Restorative Justice for Juveniles
Restorative justice is a victim-centered approach to crime that emphasizes input from impacted parties and repairing harm. Unlike traditional law enforcement models that focus on what laws have been broken and what punishment will be imposed, restorative justice addresses who has been hurt, what their needs are and whose obligation it is to meet those needs. The restorative justice process fosters collaboration and consensus among all stakeholders (offenders, victims, communities, law enforcement agencies, schools and family systems). Research suggests that restorative justice promotes a sense of empowerment and healing among victims and communities who often feel detached from and disappointed in more traditional justice models and reduces re-offense rates.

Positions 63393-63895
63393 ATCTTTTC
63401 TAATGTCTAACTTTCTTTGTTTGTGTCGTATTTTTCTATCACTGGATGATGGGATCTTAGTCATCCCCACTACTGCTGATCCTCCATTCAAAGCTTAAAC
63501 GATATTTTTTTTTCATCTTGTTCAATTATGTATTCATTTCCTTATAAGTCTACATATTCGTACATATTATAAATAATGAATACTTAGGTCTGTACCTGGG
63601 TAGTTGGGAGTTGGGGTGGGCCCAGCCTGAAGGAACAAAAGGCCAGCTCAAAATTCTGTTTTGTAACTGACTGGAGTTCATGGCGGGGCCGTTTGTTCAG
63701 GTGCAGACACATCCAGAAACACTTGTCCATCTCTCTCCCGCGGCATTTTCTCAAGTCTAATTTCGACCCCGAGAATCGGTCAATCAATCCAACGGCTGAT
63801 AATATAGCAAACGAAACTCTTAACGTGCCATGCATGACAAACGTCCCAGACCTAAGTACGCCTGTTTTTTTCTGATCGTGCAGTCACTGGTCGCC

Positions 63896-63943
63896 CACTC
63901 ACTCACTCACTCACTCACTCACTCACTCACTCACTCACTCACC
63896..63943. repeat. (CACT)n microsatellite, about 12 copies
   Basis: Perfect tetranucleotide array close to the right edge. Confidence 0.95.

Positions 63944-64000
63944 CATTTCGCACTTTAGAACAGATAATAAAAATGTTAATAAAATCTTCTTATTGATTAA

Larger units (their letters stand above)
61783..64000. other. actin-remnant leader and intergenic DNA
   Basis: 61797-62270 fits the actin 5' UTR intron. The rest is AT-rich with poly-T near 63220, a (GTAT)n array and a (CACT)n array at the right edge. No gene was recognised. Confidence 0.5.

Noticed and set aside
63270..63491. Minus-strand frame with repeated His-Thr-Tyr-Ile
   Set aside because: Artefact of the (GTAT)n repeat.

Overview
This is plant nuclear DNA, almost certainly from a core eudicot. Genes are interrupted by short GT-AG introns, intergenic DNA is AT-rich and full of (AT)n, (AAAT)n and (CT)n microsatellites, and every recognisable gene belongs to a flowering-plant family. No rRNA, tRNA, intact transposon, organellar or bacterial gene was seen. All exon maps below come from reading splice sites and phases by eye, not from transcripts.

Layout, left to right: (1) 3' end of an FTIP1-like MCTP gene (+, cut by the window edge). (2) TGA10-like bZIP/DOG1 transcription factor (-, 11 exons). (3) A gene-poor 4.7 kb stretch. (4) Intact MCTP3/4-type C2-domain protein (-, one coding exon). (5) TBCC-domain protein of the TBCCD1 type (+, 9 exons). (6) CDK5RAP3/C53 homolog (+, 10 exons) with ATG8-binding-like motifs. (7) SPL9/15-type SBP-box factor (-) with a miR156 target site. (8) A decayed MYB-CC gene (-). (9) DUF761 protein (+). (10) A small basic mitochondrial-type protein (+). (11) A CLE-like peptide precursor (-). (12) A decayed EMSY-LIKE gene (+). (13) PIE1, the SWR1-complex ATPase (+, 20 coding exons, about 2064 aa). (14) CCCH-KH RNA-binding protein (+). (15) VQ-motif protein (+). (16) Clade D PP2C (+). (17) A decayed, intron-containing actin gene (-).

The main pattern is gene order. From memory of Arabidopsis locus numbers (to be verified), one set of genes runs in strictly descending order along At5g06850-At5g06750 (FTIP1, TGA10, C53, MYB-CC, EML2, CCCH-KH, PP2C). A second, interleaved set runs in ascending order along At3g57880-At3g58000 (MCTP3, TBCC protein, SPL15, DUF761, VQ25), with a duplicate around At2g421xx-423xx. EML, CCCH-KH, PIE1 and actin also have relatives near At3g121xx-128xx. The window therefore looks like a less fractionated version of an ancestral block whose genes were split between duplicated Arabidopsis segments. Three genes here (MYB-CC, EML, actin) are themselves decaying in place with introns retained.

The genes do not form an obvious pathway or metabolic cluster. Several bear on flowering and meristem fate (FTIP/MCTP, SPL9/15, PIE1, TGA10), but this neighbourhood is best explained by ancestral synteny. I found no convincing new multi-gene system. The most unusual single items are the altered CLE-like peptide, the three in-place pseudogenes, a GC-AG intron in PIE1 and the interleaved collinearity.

As utilized within the Diversion Counseling Program in Colorado’s 18th Judicial District, the process allows first-time juvenile offenders to be accountable directly to those who were most impacted by their negative choices and provides a space for them to more thoroughly hear and understand the breadth and depth of that impact. DCP introduced restorative justice circles in 2006 as a response to offenses ranging from theft and criminal mischief to arson and trespassing. Circles honor the principles of shared responsibility, engagement and dignity and promote “The Five R’s” of restorative justice: relationship, respect, responsibility, repair and reintegration. The process involves three phases: accountability; impact, empathy and insight; and amends, achieved through an agreement among all circle participants about appropriate and meaningful repair.